I went from Boston to the Tidewater to attend back to back conferences and do my rural schtick. Meanwhile Jack and his team ran the Celtic Festival without me and the bookstore turned into command central. I STILL don’t know the names of the guys who slept in the Science Fiction section. But they had towels, and that’s the important thing.
My dad’s heart scare turned into open heart surgery which started the day the conference I actually run started, two days after the conference in Tidewater ended. No pressure. With the excellent assistance of my friend Beth and her minion Mindy-the-amazing, we pulled that off. We even managed a really nice tie-in featuring Barbara Dickson, from our Celtic festival, as the entertainment at the historic Lincoln Theatre for the conference attendees.
Holding my annual board retreat three hours after the conference ended, in the same resort, was one of those ideas that seemed good at the time. I had even pre-packaged folders for each board member and left them in a box in my car. With a couple of hours of down time between the attendees leaving and the board convening I figured I’d move the folders to the meeting site, then have a nice leisurely lake swim. I’d be headed to my parents’ after the board meeting, so a chance to relax sounded good.
Arriving at the lake behind the rest of the leisure-seekers post-conference, I found mhy husband Jack sunbathing on the pier and asked him where our car was parked. “Oh,” he says, “Barbara and Oliver took it to the boat docks so they could rent a canoe. They’ll be out on the water by now. And the car will be locked. They said they’d be gone all afternoon. Why? Did you need something from it?”
I stared at him. Looked out at the lake. And saw Barbara and Oliver stroking into view, headed upriver to the Great Unknown.
Without hesitation I dove off the pier, leaving Jack somewhat startled behind me. And wet.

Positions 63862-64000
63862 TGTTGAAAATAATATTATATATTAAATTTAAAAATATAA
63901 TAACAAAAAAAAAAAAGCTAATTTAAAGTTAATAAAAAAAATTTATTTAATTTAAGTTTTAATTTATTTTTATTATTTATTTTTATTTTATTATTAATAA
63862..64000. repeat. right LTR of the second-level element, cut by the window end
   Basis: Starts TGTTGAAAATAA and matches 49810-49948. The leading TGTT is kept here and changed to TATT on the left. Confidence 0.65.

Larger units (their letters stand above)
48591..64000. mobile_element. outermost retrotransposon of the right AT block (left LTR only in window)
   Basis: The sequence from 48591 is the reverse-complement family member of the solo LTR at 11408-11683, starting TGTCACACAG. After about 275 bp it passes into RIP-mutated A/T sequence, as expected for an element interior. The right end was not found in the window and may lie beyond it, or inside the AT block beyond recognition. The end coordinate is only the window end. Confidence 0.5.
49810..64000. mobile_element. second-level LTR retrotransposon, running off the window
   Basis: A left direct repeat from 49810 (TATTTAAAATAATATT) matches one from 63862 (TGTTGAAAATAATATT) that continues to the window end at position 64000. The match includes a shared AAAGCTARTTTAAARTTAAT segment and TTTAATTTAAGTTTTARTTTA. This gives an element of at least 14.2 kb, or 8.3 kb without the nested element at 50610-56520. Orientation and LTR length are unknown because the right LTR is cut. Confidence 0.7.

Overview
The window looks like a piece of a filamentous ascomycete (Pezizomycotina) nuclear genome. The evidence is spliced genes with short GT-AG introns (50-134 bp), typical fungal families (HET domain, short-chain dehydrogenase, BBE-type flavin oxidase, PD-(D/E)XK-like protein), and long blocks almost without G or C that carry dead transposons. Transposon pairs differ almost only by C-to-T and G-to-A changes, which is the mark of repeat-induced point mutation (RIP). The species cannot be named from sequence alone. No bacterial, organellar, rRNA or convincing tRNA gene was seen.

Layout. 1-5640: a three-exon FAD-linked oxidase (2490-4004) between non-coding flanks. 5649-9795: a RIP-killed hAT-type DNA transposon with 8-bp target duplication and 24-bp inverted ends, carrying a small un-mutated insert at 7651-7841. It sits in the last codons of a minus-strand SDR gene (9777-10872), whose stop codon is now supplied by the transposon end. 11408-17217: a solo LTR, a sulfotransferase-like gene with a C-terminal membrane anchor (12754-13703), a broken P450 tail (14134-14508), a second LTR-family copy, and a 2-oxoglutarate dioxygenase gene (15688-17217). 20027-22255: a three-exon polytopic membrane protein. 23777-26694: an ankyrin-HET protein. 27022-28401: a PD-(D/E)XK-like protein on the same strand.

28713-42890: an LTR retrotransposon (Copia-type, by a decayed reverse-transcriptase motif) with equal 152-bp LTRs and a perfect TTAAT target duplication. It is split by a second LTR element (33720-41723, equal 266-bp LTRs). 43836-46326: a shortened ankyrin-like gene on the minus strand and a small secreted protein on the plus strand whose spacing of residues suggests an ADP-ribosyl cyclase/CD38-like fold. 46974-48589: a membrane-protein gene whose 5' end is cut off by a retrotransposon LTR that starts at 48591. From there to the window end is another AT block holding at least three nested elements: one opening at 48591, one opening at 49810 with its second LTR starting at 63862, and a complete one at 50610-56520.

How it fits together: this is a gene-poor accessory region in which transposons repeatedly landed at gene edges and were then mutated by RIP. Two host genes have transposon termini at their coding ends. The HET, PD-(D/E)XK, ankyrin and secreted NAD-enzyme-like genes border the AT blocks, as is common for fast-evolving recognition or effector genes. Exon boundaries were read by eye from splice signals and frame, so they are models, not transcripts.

Making for the canoe with all the speed a lifetime of lifeguarding had taught me, I shouted “I need the car key!” (I was doing breast stroke by then so shouting didn’t make me drown.)
A bit nonplussed, the pair heaved to alongside a floating dock in the middle of the lake. Oliver hauled out the electronic key and gave me a dubious look.
“We can’t bring the canoe to shore in the swim area, and you can’t get this wet. How are you–?”
I opened my mouth. He sighed and placed the key. I fought the urge to cough as I swam back to shore, bobbing above the waves, not thinking about 20 feet of dark water below me and what would happened if I sneezed.
As I reached shore, the onlookers clapped. I handed the key to Jack, who trotted off to fetch the board folders. I swam for another hour, threw my blazer, blouse, and fresh black trousers on over the damp suit, and dashed around the front of the restaurant to meet the first of my board members. We had a lovely time setting strategy for the coming year, and ended in a timely manner with good vibes all around. No one commented on the fact that my clothes were slowly showing dark patches of water.
So no, I haven’t read a book in three weeks. I rather look forward to getting back to it. Meanwhile, let the Stupid Key Swim of 2016 stand as a metaphor for all the moments when we act with desperation rather than thought–and it works.